years, durthe quantities consumed in the arts, which must have been immensely greater then than now, and this estimate receives further confirmation from the quantity on which tax was collected in 1864. It is probable that the increase in the price of all commodities which was so noticeable in 1864, in consequence of the depreciation of the paper currency, operated so as to allow, up to that time, the continuance of many manufactures in which spirits formed an important part, which were afterwards perforce abandoned. The discovery during the war period of petroleum in great quantities, which furnished the cheapest illuminating material ever known ; and the increase of the tax on alcohol, rising finally to $2.00 a proof gallon, causing the abandonment of the important manufacture of camphene or burning fluid, - are probably the greatest factors in accounting for this diminution in the consumption of alcohol. Of course the apparent reduction in consumption shown in the returns for the years from 1865 to 1868 was mostly fraudulent, as has heretofore been explained.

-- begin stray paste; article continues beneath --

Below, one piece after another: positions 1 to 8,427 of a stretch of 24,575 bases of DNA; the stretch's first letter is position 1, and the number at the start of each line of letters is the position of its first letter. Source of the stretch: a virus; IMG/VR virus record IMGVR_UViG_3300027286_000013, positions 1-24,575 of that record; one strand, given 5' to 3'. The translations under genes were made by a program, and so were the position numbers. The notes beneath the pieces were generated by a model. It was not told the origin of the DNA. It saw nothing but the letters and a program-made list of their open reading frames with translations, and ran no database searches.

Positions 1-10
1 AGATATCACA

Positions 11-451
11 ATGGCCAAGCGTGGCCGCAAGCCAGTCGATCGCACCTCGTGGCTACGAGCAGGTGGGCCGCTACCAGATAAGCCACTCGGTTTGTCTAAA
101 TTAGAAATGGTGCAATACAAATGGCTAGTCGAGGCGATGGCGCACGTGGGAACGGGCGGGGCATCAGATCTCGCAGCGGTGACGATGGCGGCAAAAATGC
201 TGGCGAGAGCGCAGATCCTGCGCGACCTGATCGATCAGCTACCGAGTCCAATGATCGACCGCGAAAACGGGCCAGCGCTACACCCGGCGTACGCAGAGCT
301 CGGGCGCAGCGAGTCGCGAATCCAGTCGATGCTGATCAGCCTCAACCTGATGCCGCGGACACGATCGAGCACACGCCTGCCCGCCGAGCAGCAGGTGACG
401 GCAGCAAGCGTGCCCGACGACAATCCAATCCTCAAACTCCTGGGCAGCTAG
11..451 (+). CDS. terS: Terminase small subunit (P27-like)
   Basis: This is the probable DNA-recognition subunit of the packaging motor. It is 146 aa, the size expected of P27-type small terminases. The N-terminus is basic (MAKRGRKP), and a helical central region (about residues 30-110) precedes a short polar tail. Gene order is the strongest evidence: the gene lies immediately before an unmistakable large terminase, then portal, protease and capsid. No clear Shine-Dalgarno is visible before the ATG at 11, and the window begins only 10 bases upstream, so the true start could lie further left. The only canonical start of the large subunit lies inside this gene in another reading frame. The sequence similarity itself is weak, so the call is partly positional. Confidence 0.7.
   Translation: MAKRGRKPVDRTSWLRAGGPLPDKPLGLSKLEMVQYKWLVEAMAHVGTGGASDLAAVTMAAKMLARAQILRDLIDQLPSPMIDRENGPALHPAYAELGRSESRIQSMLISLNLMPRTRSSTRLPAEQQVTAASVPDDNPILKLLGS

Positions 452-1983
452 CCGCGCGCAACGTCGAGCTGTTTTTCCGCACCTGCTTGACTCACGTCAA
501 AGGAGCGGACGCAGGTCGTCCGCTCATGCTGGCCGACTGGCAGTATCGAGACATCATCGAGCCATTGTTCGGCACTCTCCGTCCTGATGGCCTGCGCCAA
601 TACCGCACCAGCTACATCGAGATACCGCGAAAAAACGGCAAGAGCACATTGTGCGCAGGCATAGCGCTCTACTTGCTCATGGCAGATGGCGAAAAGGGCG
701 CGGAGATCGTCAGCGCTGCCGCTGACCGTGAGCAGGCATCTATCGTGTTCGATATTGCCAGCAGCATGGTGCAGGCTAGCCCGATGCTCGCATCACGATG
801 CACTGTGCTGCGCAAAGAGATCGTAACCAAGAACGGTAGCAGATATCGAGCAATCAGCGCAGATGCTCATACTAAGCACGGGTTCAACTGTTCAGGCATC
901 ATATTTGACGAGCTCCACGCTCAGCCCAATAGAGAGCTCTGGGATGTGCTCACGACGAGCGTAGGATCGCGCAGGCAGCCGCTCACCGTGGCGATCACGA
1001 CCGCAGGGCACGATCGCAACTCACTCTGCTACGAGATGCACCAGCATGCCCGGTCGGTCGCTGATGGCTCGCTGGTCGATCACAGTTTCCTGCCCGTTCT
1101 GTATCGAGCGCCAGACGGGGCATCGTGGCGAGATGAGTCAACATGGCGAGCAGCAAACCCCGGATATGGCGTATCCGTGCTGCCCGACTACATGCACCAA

The export of distilled spirits free of tax forms quite an item every year. For the year 1894 the quantity exported was 6,114,417 gallons. Of this total, a considerable quantity was rum sent to the coast of Africa to assist in civilizing the heathen; and a larger amount was Bourbon whiskey exported to Hamburg and Bremen for storage and reimportation, to avoid the payment of the tax at the end of the three years' bonded period. The extension of the payment of the tax for eight years from date of entry in bond by the act of August 28, 1894, will probably stop this class of exportations, for some years at least, as American whiskeys are not consumed in Europe in any appreciable quantity. Considerable alcohol also goes abroad to be used in the arts, and in fortifying wine, and as a basis for the manufacture of fine brandies, some of which no doubt returns to us in the form of Old Madeira, Port, and the finest French Cognac.